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Story Telling 2010

Janet Kuypers
(poetry converted to prose)

    Your see, my mom, eleven years ago, had breast cancer, and the three girls flew to visit her at her home across the country. and mom felt bad that she couldn’t make our trip better because she just found out she had cervical cancer too. but we couldn’t have come at a better time... and she had procedures, she had surgeries and she had a radical hysterectomy, and then the cancer was gone she was in the clear. so for a decade she went to the doctor and they found no cancer in her. and all seemed well. she had beaten a killer.
    when I was almost killed in a car accident and I had head trauma (no fractured bones, except my skull) they never told me (just my family but not me, the patient) that I’m expected to have a seizure within six months of my accident. I had a grand mal seizure seven months after I was almost killed. no one explained to me what was happening. I had to figure it out as I went along.
    well, a decade after my mom’s bouts with cancer she went to the doctor again, had a fever, felt tired... and they said, well, it’s funny, you’ve got all the symptoms, and most women who have had as much cancer in their history as you’ve had, well, you’re likely to have leukemia.
    well, she did.
    and when she found out at her home in south west Florida, she traveled to University of Chicago Hospital (they’re a good hospital, you know) and she got prepped for chemo, was in the hospital shorter than me (damnit, I shouldn’t be so self-centered that way) and had chemo, lost her hair (with her new crew cut, as her hair grew back she looked just like her brother, Uncle Pete, from this army photos) and the doctors said she was in remission.
    now, this leukemia is a tricky thing, cancer of the blood versus cancer of an organ: it was easier when you could just remove an organ and leave it at that but this was cancer in her blood, and the cancer crept into her bone marrow... and they had to periodically drill into her hip bone for a bone marrow biopsy to see if there was any cancer in her bone marrow.
    fun job, drilling into her hip bone.
    you wonder why there are so many hip replacement surgeries now? well, look at how doctors test now... a little bone pulled here, a little bone pulled there...
    well anyway, the doctors said she was in remission (happy happy, joy joy), but because this cancer-of-the-blood thing was tricky they’re going to give her another round of chemo just to be on the safe side, because you know, if people don’t go through this extra round of chemo the leukemia is more likely to come back. so mom took the chemo and she recovered at my sister’s house until she was well enough to go back home and recoup in her own home. I visited her in her recoup time just shy of my parent’s fifty sixth wedding anniversary. bought the cologne dad would give mom for their anniversary while I was visiting. she hoped that when her hair grew back after the chemo it would grow back curly — and it was. she was so used to having a hairdresser style her hair into a bee hive and she’d have to sleep on her nose to keep her hair style in place until her next hairdresser appointment. so her hair was curling now she bought curling hair gel. she wore a little white hat (we always could pull off looking good in hats) and curled the ends of her new short hair around her little cap.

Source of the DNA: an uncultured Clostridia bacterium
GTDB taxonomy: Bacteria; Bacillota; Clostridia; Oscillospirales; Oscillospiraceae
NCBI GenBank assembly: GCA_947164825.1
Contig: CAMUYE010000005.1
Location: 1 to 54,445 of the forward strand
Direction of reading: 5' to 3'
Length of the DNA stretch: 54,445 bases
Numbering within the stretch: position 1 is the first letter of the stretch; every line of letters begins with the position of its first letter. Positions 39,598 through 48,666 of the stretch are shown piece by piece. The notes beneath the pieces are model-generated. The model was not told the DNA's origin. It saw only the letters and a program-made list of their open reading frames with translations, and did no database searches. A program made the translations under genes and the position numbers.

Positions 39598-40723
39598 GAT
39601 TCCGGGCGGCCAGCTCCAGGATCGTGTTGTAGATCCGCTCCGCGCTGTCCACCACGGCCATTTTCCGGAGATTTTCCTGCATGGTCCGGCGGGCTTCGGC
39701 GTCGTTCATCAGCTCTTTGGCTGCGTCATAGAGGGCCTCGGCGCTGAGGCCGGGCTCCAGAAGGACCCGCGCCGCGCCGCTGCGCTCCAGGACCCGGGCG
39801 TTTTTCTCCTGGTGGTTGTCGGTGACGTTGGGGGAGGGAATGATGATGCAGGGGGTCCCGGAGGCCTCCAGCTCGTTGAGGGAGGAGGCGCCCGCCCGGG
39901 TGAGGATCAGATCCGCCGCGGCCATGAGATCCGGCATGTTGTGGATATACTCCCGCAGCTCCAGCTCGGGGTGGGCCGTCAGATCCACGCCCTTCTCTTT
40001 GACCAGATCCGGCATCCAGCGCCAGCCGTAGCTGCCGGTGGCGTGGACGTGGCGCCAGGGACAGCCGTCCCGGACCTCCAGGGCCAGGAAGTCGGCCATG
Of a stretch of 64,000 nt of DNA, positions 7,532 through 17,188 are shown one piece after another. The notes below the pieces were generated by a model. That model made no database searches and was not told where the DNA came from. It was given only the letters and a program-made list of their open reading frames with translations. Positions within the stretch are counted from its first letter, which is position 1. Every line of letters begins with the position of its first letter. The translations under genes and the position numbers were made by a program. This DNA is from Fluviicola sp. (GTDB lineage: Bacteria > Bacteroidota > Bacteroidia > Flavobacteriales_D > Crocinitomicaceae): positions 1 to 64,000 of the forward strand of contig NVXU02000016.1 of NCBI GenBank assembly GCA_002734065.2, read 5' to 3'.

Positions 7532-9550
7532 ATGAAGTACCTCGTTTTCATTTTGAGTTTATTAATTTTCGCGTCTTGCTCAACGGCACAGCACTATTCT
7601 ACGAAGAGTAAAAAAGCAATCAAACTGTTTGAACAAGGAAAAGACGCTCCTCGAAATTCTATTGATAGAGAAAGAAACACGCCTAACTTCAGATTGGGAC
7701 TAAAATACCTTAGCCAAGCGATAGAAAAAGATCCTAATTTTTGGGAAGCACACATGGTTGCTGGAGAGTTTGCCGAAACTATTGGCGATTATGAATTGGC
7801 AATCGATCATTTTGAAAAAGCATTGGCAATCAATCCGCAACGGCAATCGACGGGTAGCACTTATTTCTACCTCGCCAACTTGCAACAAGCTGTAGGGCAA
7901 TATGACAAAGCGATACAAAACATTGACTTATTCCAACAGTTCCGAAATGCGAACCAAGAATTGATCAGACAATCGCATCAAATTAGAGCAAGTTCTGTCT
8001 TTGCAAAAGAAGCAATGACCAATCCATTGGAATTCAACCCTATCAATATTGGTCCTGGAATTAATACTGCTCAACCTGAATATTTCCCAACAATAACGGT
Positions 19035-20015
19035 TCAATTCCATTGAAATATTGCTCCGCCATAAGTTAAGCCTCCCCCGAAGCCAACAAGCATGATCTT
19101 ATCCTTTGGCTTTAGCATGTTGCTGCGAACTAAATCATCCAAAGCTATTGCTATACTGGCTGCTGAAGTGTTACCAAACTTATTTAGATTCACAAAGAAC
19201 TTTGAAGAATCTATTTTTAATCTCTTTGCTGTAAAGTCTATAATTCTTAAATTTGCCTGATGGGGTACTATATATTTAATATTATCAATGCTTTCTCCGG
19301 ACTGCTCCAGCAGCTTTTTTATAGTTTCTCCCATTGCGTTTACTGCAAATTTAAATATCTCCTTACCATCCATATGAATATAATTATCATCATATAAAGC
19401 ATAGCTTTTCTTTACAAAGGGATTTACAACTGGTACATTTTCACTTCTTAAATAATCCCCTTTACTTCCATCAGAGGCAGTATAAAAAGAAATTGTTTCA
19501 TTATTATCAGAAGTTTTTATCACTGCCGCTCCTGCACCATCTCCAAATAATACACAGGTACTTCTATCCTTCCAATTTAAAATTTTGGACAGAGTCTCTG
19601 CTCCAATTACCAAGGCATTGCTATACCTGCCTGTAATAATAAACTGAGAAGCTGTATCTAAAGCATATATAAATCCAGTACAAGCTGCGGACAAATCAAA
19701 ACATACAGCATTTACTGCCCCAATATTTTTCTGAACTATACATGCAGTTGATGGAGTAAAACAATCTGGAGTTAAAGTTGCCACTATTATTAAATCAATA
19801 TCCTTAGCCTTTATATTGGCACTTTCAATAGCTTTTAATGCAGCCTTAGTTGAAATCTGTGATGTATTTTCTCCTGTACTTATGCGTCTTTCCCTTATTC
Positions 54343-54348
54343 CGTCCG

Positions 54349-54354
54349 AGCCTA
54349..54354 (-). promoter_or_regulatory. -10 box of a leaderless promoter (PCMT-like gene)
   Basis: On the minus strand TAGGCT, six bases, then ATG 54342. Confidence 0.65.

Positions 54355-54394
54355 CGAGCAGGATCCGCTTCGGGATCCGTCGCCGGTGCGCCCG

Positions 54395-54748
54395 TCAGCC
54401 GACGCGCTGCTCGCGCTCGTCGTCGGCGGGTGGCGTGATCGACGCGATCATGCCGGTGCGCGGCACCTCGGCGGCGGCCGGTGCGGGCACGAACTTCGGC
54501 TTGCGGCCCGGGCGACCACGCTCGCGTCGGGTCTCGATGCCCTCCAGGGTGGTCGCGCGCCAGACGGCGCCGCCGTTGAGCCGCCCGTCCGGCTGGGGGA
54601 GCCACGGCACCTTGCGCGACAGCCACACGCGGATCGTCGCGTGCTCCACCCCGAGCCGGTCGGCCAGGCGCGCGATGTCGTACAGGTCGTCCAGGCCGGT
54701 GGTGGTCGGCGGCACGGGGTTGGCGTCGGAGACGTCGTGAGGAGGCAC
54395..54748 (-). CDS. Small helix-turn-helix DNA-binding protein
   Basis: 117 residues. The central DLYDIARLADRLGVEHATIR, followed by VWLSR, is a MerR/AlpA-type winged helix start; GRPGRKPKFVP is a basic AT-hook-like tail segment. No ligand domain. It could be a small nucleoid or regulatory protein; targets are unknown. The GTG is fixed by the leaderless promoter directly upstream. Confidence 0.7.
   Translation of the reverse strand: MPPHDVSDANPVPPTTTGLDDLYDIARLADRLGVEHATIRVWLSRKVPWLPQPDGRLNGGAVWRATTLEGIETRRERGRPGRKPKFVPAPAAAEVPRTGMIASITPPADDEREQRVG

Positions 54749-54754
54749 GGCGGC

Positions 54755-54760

she looked so cute.
    mom would work in the mornings run errands, get groceries and by lunchtime she would be tired, so she’d watch her soap operas. but who can blame her, she’s still recovering from all the chemo Hell she went through. all of her neighbors said, it’s amazing how well she’s doing after all she’s gone through. and they were right.
    a month after I left from visiting, mom started to feel tired and feverish. so dad took her to the doctor and they said, silly us, she wasn’t in remission. they wanted to put her in hospice care immediately, and she looked at dad, and they both instantly agreed they’re not giving up that easily, so back to the University of Chicago hospitals. more chemo for mom (a different chemical this time so she won’t lose her hair) but after she went through the chemo again they found no change in her condition.
    and then they said, “you’ve got two choices: because you’re immune to chemo now you can go for experimental treatments, or you can decide to stop treatment”.
    she said, “I don’t want hospitals anymore”. so she made her choice.
    and the doctors said she had two to six months to live, maybe as long as a year. I said to her as she was getting platelets at the hospital, “when your father had cancer, doctors gave him six months to live. How long did he live?” and she said six years. so this was something she could beat; we Bakutis come from a strong stock, we can do anything.
    I know we can.
    well, I don’t think she wanted to fight. I think the pain in her bones was too strong and I think she was tired of fighting a battle she couldn’t win. so she let it take over.
    they said two to six months and she lived just shy of three.
    she struggled through it all, not telling us about her pain.
    just taking her medicine, so to speak, and hoping everything would just kill her and get it over with. and... and I think emotionally she made the choice despite us.
    and now I sit and write this story, and my father is sleeping in front of the tv in his lounge chair next to me. he says it’s more comfortable there to fall asleep. and I’m listening to his breathing while he sleeps and I hear him panting every thirty seconds while he sleeps, like he’s having nightmares about it all still. as I tell this story there’s still a panic in the air. even while we sleep.

Chicago poet Janet Kuypers
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